We are riding along the lonely Nauta Road at midnight, very mareado from an ayahuasca ceremony that has just finished. Former school principal cum racing car driver cum ayahausca shaman Malcolm Rossiter, who manages the Blue Morpho Ayahuasca retreat, is at the wheel. His partner Loretta rides beside him. In the back seat of the Blue Morpho Toyota Hilux, my wife Zoe and I take in the bumps and bangs of the road, and watch the shining eyes of creatures in the grass. Somewhere around Km 30, we see something right out of an ayahuasca vision. Two moto-taxis, festooned with yellow, orange, red, blue and green flashing psychedelic lighting, are rolling along eerily along the Nauta Road. They look as though they are from a spirit carnival from another dimension. The apparition is startling, the lights chaotic. As we pass, the bright lights temporarily illuminate our truck interior with a Mardi Gras of colors. Then the strange motos fade into black.

Malcolm lets out a sigh of relief. "Thank god you folks are in this vehicle with me. Otherwise, nobody would believe that sighting." We wouldn't even be out in a vehicle at night, but Zoe and I must race off to Lima the next morning to get an emergency US passport from the US embassy, as hers was inconveniently stolen from her when her purse was snatched during an evening stroll on the picturesque Iquitos promenade. Another tale, another time.

Days before, while sitting at Dawn On The Amazon café on a blazing afternoon eating a burrito, I commented to a local named Jonny that I was headed with my wife and three friends to Blue Morpho Shamanic Retreat Center, for five ayahuasca ceremonies there. "Oh man," he quipped "They only care about money!"

Such is the reputation of Blue Morpho among some people, that the fees they charge show a love of money, rather than a love of shamanism. I disagreed with Jonny, pointing out that I had previously enjoyed a rather amazing ceremony there with Blue Morpho founder gringo shaman Hamilton Souther, his apprentice Malcolm, and his maestro don Alberto Davila. Jonny was obviously not convinced, but he withheld further comment. When you consider that many places around Iquitos charge around $50 per night for an ayahuasca ceremony, the more than eight times that amount charged by Blue Morpho seems excessive to some.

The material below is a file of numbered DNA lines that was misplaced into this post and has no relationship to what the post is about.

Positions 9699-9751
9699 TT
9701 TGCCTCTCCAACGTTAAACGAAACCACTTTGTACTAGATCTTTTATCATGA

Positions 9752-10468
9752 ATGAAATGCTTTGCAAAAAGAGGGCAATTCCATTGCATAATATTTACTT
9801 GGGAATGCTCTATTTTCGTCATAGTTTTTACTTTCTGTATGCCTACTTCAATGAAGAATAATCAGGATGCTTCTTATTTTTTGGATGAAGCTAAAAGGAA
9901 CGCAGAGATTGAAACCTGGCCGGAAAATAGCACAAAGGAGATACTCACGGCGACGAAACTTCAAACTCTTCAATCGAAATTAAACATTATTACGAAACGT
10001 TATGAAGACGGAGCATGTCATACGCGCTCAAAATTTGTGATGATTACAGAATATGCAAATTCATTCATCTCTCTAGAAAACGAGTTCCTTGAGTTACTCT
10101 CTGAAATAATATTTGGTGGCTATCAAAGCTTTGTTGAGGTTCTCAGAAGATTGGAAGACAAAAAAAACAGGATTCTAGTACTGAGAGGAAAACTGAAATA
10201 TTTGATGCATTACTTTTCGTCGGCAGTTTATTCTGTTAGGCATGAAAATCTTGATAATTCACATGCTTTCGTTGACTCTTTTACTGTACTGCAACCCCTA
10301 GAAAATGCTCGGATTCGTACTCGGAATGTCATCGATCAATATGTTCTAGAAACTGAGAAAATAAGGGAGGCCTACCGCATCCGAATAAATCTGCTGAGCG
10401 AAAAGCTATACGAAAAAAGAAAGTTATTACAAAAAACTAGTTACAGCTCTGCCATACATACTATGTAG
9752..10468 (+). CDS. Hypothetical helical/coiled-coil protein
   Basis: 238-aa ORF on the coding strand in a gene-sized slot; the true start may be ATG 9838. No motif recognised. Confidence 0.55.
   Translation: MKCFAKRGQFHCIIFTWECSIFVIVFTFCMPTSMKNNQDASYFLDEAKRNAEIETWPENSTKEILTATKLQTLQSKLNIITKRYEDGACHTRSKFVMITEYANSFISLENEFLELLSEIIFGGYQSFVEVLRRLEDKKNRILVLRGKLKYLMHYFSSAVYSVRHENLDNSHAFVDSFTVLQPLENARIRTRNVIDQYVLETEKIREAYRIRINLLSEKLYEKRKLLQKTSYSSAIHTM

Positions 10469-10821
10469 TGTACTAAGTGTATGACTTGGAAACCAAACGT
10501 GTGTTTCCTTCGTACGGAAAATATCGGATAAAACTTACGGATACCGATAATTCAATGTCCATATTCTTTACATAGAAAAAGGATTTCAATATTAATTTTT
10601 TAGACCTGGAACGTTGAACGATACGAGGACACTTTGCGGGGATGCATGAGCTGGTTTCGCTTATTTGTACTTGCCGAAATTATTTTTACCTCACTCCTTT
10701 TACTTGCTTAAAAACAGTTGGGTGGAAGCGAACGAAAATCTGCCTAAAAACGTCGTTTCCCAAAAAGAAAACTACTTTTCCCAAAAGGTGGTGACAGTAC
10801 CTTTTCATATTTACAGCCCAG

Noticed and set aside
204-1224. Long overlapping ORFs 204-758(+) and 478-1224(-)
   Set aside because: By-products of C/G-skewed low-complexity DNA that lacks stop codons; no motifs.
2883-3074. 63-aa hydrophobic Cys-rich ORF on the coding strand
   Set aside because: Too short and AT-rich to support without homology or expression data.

But Blue Morpho has done the near impossible, eliminating every conceivable discomfort, except for the challenge of drinking ayahuasca, and going through a ceremony. The accommodations are clean and spotless. The linens are new and fresh. The bathrooms are sparkling. The showers have been scrubbed to a fastidious gleam. The food is delicious and impeccably prepared. The folks who run Blue Morpho explain what is going to happen in ceremony, and provide a thorough guide book packed with useful information. They have a library, well kept forest trails, and a clean pond for swimming. All participants get to help make ayahuasca, a valuable experience. And in ceremony, if you need help, all you have to do is ask, and someone is there with a clean puke bucket, a helping hand to the toilet, or cold water to pour over your head if you are just too far gone, way too mareado.

Finding Blue Morpho is one of the trickiest parts of the deal. Head down the Nauta Road to around Km 53.5, and you will see absolutely no sign of the place at all, even though you are right there. The discreet driveway is unmarked. No buildings are visible. There is no welcome sign. There is nada, nyet, zip, nothing to suggest that the most widely publicized shamanic center ever is right there. It's easy to miss, and hard to find. You could pass it many times and never ever get to it. And maybe that's the point. Despite the international publicity gleaned by Blue Morpho, it makes no announcement of its presence. Think stealth shamanism.

Over the past four and a half years I have habitually gone to Espiritu de Anaconda at Km 14, run by maestro Shipibo shaman Guillermo Arevalo. But Guillermo isn't there currently, the place is re-named Anaconda Cosmica, and to put it bluntly, there isn't a lot of reason to go there without Guillermo. His main apprentice Ricardo Amaringo is gone, having started a center of his own. So when my friends wanted to be taken to Peru for ayahuasca shamanism, Blue Morpho was an easy choice, and they could afford it.

Founder of Blue Morpho Hamilton Souther is off starting his new course "Modern Shamanism," and so running Blue Morpho and co-leading ceremonies with don Alberto is center manager Malcolm Rossiter, whose aptitude for psychology and a polished gift of gab make him an ideal ringleader for the ceremonial festivities. After my wife Zoe and my friends and I settled into our spacious and clean bungalow, we headed to orientation, a conversation led by Malcolm. "We're all here to go into the world of traditional ayahuasca shamanism" he told us "and so today I want to share with you the basics, and to answer any of your questions."

I contrasted this well-led orientation to an experience I had two years ago at another center. Three young women who had never drunk ayahuasca showed up a few hours prior to ceremony. They were from New York, and I was the only English-speaking person available to them. As a de facto guide, I gave them a basic idea of what was to happen, and how a typical ceremony went. Still, they were ill-prepared. They were each served overly large amounts of ayahuasca, and they all freaked out and had a miserable time, clutching each other and sobbing through the fearsome night. At Blue Morpho too, people also freak out and have rough nights, but not because of inadequate conversation and preparation.